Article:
Afghanistan

Afghanistan: Key Message Update, November 2019

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Situation Report
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Key Messages

  • Conflict and insecurity continue to disrupt livelihoods across most of the country with over 380,000 people displaced since the start of 2019. Additionally, over 440,000 people have returned from Iran and Pakistan to date in 2019. Most of the returned and internally displaced populations are expected to be in Crisis (IPC Phase 3) as these households have limited ability to access labor markets. Moreover, poor households impacted by weak labor markets, and below average remittances in higher elevated areas of the country remain in Crisis (IPC Phase 3). The rest of the country is in Stressed (IPC Phase 2) as many households continue to consume own foods, although have below average incomes.

  • Winter wheat area planted is expected to be above last year and the five-year average. Despite continued conflict in most areas of the country, this is mostly the result of more households engaging in agriculture as casual labor opportunities and income from this source is below average. In insecure areas some farmers are facing difficulty accessing their land as conflict in Afghanistan is fluid, although once conflict subsides households return to engage in agriculture activities. Additionally, the normal start to the precipitation season as well as the forecast for average precipitation is leading to increased engagement in agriculture.

  • Afghanistan has shifted from relying almost completely on Pakistan for wheat flour imports to importing wheat flour mostly from Kazakhstan to fulfil the national important requirement. Due to a below average regional surplus of wheat flour, prices are above last year. Based on MAIL data, the national average price of imported wheat flour is 13 percent above last year. Wheat flour prices are expected to remain slightly above last year, although stable as regional trade is expected to take place normally.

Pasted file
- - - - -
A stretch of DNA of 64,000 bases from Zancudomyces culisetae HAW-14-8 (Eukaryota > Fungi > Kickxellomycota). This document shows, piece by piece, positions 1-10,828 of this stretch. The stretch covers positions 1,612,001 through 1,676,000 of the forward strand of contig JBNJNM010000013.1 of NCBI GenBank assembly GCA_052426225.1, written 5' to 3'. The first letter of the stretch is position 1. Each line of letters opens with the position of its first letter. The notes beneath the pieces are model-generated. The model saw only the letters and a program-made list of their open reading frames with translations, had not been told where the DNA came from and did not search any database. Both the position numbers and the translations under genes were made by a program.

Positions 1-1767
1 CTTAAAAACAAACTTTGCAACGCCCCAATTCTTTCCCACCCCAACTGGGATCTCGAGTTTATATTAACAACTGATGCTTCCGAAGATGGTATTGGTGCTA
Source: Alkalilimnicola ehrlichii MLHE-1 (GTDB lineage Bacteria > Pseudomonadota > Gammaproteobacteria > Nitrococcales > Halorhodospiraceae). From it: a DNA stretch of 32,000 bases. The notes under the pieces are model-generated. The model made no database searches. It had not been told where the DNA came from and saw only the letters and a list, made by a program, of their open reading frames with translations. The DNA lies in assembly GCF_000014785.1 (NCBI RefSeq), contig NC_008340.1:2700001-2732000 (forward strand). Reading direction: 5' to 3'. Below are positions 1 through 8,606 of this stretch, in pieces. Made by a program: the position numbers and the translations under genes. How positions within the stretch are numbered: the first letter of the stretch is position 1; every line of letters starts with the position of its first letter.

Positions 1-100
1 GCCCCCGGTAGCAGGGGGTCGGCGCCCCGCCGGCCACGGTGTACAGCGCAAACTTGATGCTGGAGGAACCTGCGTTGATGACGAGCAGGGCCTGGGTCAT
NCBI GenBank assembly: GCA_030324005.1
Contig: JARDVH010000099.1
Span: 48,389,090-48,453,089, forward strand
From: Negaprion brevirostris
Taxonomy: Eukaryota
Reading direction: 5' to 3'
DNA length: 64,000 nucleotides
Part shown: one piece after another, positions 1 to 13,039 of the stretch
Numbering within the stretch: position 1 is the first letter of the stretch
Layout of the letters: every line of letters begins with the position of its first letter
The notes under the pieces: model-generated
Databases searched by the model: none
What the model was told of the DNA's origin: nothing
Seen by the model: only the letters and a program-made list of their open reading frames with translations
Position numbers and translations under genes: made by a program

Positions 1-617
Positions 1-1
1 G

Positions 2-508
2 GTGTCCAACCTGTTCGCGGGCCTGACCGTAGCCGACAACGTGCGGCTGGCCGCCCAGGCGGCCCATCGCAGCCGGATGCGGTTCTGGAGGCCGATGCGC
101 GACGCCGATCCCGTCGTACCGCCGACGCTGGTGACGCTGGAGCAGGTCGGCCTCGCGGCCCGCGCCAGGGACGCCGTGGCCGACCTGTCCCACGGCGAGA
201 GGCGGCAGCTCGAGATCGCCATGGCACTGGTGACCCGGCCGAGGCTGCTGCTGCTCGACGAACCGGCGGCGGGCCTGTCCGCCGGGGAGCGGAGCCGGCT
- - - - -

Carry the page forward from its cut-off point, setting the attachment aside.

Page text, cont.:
• Based on results of nutrition and mortality (SMART) surveys conducted in 2019, the Global Acute Malnutrition (GAM) prevalence as measured by weight-for-height z-score (WHZ) was 13.5 percent (10.5 - 17.1, 95 percent CI) and 12.8 percent (10.5 - 15.6, 95 percent CI) in Helmand and Daykundi provinces, respectfully. This is indicative of a “serious” level of acute malnutrition according to the WHO classification. Continuation of conflict and high morbidity of acute respiratory infection (ARI) and limited access to health facilities in winter, especially in hard to reach districts of Daykundi and Helmand provinces, in conjunction with a nondiverse diet is expected to have negative impacts on malnutrition during the winter months.